The Washington Redskins' latest quarterback decision has been made: Jay Schroeder, not injured Doug Williams, will start today against the slumping Super Bowl champion New York Giants at 4 p.m. at RFK Stadium.

Williams, who has had a sore lower back, practiced yesterday morning at Redskin Park and said he "felt good enough to play," but "not 100 percent."

For that reason, Schroeder, who was benched two weeks ago after a couple bad games, will start against the team that beat him and his teammates three times last season. However, he will not have to face all-pro linebacker Lawrence Taylor, who did not make the trip due to a strained right hamstring, a team spokesman said. Taylor, who has not missed a game in high school, college or professional football, will be replaced by Andy Headen, a fifth-year man from Clemson.

Williams was not activated to the final 45-man roster for the game, which means he will not be in uniform today. Second-year quarterback Mark Rypien, who has spent his entire Redskins career on injured reserve, will become Schroeder's backup today.

"Doug said he's still sore today and he feels like he can hurt himself and the team," Coach Joe Gibbs said yesterday. "He just felt that Jay should take it, so that's what we'll do."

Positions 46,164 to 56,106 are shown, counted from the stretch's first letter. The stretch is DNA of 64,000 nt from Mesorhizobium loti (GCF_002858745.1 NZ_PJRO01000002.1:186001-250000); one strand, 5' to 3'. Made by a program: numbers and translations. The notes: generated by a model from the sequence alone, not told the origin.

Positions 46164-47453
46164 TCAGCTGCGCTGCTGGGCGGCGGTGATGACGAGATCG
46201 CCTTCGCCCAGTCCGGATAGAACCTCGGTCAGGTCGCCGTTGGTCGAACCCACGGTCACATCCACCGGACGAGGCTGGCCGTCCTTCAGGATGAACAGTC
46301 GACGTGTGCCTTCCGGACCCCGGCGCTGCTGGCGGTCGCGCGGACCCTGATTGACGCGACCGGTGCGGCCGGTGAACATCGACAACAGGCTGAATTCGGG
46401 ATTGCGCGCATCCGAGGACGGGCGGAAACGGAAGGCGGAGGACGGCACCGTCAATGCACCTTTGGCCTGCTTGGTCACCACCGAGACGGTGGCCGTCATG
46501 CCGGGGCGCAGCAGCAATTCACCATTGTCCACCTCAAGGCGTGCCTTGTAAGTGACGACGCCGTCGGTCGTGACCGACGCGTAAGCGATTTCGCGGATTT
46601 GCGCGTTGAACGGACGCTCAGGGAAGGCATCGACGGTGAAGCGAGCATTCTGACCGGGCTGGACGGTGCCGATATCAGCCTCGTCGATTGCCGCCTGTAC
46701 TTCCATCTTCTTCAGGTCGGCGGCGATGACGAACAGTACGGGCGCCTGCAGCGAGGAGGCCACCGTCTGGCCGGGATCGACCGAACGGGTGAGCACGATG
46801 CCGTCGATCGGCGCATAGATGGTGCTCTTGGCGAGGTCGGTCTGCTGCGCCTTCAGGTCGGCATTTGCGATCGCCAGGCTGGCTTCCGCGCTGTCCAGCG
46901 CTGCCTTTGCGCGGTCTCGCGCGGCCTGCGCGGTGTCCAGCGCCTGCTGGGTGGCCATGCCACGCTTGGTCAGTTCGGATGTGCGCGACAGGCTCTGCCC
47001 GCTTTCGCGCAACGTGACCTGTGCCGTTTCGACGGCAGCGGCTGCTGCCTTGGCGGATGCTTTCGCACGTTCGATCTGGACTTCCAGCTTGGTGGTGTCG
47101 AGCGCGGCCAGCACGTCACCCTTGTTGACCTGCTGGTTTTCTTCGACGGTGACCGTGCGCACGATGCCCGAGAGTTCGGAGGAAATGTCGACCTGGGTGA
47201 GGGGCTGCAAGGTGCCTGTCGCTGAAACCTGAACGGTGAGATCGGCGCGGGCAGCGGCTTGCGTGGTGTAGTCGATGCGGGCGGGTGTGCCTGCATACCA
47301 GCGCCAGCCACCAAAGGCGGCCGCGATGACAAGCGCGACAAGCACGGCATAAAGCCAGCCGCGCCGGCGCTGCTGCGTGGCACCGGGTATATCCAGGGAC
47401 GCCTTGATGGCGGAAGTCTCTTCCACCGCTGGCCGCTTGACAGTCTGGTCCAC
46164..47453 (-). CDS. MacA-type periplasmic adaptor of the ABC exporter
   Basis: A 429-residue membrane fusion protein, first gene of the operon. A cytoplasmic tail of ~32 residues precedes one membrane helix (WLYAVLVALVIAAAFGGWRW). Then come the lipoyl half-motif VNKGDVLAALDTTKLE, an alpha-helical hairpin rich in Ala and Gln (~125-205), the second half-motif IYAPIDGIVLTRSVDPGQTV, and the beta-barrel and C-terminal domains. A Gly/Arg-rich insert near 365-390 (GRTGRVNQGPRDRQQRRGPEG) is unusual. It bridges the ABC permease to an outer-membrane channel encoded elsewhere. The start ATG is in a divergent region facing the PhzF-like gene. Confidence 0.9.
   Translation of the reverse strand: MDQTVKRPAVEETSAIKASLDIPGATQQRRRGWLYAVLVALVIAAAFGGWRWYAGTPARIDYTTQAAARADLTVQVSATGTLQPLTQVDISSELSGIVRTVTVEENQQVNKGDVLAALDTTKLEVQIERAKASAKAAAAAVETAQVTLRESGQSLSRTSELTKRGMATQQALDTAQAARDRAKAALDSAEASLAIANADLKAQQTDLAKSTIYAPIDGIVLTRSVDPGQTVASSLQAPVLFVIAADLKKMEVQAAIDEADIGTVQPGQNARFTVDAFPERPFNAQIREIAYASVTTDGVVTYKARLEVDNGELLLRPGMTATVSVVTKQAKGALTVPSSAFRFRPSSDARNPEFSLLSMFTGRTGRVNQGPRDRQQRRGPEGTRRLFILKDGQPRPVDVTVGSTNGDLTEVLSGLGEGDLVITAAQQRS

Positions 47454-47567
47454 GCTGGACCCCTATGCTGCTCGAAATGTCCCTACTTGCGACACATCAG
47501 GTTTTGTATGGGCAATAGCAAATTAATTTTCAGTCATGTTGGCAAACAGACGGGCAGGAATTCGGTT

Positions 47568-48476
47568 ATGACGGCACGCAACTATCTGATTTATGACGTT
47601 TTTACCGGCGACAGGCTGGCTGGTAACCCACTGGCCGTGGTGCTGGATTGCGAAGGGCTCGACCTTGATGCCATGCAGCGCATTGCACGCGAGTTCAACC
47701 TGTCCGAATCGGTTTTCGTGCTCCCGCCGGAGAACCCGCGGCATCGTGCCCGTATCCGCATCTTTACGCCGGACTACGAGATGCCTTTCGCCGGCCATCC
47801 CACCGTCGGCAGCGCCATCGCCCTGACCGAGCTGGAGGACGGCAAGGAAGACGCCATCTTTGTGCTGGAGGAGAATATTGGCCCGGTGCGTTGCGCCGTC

This is the Redskins' sixth change in quarterbacks in 11 games (including the replacement games). And, to hear Williams tell it, there will be a seventh change next week, when he believes he will be 100 percent healthy again.

"We all know Coach Gibbs' rules," Williams said. "If you're the starting quarterback, you don't lose your starting job by injury. So, the way I look at it, I'm still the starting quarterback. It just so happens Jay is filling in now."

So Schroeder, who completed only 70 of 141 passes for 924 yards, two touchdowns and nine interceptions (six in one game) in the Redskins' three losses to the Giants last season, now has an unexpected opportunity to defeat the team that made his life miserable a year ago.

"I think everybody around here is looking forward to playing the Giants," Schroeder said yesterday. "Early in the year, it was the strike teams playing, so that has no bearing on what happens now. They're going to be fired up. They're in a no-lose situation, and we need to put a game together, too. We haven't played that well lately, so we need to get going . . . They beat us three times and it's time for us to turn that around."

If the Redskins win, they will do to the Giants what the Giants did to them last Jan. 11 -- knock them out of the playoffs. A loss to the Redskins (7-3, 4-3 not including replacement games) mathematically eliminates the Giants (3-7, 3-4) from the playoffs. A win by the Redskins puts them three games ahead of Dallas with four games remaining.

But a victory by Washington is by no means a certainty. Look at those nonstrike records; these are two teams who are hovering near .500, one game apart, both in search of their old selves and/or a spark. Right now, neither is the team it was in last season's NFC championship game, nor in either of those 1986 regular season meetings. They were the class of the NFC a year ago. Now, they are struggling.